An administrative claim is « a first priority claim that is much more likely than a general unsecured claim to be paid in full or substantially in full upon any distribution to creditors. » See Michael A. Tessitore, The U.N. Convention on International Sales and the Seller’s Ineffective Right of Reclamation Under the U.S. Bankruptcy Code, 35 Willamette L. Rev. 367 (1999), p. 383
 In fact each case concerns two Chinese exporters. In the June 18’s case, one exporter sent all the goods to the buyer, the second one sent a part directly to the buyer’s consumers, the other to the buyer. As the Court dismissed the case because of the 20 days limitation, it made no distinction between the goods sent to the buyer and the goods sent to the consumers. In the September 10’s case, one of the exporter sent all the goods directly to the buyer’s consumers. The other exporter sent a part of the goods directly to the buyer’s consumers, the other to the buyer. The Court dismissed the claim of the first corporation because the buyer never received the goods. The goods sent directly to the buyer were shipped less than 20 days before the bankruptcy, so that there was no time issue. However, the Chinese exporters contested the reasoning of the June 18’s case, but the court affirmed its position. See In re World Imps., Ltd., op. cit. (18 June 2014) and In re World Imps., op. cit. (10 September 2014)
 In re Wezbra, 455 B.R. 493 (2013), p. 770; In re Momenta, Inc., 455 B.R. 353 (2011), at 358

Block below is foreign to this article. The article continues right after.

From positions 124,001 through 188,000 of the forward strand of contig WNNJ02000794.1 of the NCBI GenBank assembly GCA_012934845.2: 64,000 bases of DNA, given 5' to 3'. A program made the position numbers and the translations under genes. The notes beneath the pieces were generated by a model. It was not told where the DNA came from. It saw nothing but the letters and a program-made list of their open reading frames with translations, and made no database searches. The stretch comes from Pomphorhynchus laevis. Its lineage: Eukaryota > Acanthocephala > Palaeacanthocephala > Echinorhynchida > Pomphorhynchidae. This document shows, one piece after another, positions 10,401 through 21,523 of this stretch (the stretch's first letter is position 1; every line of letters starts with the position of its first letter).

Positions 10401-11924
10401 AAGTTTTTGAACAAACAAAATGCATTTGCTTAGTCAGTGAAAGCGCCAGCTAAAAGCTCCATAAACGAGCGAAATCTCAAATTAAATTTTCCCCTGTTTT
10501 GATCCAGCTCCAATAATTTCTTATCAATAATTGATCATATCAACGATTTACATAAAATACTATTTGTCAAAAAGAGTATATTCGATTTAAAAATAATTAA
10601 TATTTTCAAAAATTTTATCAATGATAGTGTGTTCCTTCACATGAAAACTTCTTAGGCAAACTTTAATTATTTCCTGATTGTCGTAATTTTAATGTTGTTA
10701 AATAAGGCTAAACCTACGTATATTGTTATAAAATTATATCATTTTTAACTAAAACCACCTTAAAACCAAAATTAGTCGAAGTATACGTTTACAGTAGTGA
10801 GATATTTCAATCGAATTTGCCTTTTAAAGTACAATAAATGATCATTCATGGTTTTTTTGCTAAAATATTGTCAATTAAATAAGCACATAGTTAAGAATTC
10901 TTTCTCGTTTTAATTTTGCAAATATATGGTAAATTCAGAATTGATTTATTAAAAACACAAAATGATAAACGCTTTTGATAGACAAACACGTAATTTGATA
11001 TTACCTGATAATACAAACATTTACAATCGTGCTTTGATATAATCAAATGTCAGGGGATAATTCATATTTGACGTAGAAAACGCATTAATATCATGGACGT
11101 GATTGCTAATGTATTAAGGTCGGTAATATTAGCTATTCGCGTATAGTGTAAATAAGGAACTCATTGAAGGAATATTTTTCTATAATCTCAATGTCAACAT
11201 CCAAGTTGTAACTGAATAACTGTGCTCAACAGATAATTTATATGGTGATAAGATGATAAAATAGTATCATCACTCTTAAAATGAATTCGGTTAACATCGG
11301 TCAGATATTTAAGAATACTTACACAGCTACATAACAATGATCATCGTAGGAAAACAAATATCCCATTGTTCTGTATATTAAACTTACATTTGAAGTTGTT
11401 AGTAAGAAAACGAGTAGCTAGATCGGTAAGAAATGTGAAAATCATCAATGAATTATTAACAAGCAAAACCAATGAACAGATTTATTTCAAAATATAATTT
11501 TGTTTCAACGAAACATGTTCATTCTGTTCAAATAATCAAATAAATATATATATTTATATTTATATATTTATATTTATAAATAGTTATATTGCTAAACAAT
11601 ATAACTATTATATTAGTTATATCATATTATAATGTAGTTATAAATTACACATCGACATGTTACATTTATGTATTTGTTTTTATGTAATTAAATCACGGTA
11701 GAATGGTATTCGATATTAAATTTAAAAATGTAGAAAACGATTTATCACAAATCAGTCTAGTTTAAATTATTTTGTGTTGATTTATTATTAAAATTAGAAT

In re Circuit City Stores, Inc., 432 B.R. 225, 228 (Bankr.E.D.Va.2010), at 228 ; In re Momenta, Inc., op. cit.. ; In re Wezbra, op. cit., p. 770-771
 Even if both statutes do not use the same wording, Courts consider both expressions as functional equivalent (see In re Circuit City Stores Inc., op. cit., at 229)
 The detailed reasoning can be found in In Re Momenta, op. cit., at 361; see also In re Wezbra, op. cit., p. 771
 In re Circuit City Stores Inc., op. cit., at 228
 In re World Imps., Ltd., op. cit. (18 June 2014), p.6
 Tribunale di Forli, op. cit., at 2.3. The present cases do not mention the type of goods involved. As the issue is not raised, we will assume these are tangible and movable goods.
 Art. 1(1)(a) of the CISG
 Art. 1(1)(b) of the CISG; please note that both United States and China made a reservation under article 95 of the CISG not to be bound by article 1(1)(b)
 Art. 6 of the CISG
 In re World Imps., op. cit. (18 June 2014), p. 6
 In re World Imps., op. cit. (18 June 2014), p. 6
 In re World Imps., op. cit. (18 June 2014), p. 6
 In re World Imps., op. cit. (18 June 2014), pp. 6-8
 In re World Imps., op. cit. (10 September 2014), pp. 6
 In re World Imps., op. cit. (10 September 2014), pp. 5-7
 In re momenta, op. cit., at. 358
 J. CUOTZEE, The interplay between Incoterms © and the CISG, Journal of Law & Commerce, Vol 23, No. 1 (2013), p. 12
 H. MATHER,Choice of Law for International Sales Issues not Resolved by the CISG, 20 Journal of Law and Commerce 155 (2001), pp 156-158
 P. SCHLECHTRIEM & I. SCHWENZER, Commentary on the UN Convention on the International Sale of Goods (CISG), third edition, Oxford, 2010, pp. 607 et s.
 Id., p. 618
 See art. 58 of the CISG
 CISG Advisory Council Opinion, no. 11, at 5.3, available at http://www.cisg.law.pace.edu/cisg/CISG-AC-op11.html
 P. SCHLECHTRIEM & I. SCHWENZER, op. cit., pp. 847-848
 CISG Advisory Council Opinion, no. 11, op. cit., at 5.3
 See Gibson Dunn, International Shipments Deemed “Received” by Debtor When Delivered to Common Carrier “FOB Port of Origin” – Rather Than Physically Received – for Purposes of Granting an Administrative Expense Claim Under Section 503(B)(9) of the Bankruptcy Code, Aug. 18 2014 available at http://www.gibsondunn.com/publications/pages/International-Shipments-Deemed-Received-by-Debtor-When-Delivered-to-Common%20Carrier-FOB-Port-of-Origin.aspx; Montgomery McCracken, Bankruptcy and Commercial Transactions with Foreign Entities: What Law Governs?, July 8, 2014, available at http://www.mmwr.com/home/news-and-publications/alerts-and-resources/default.aspx?d=5826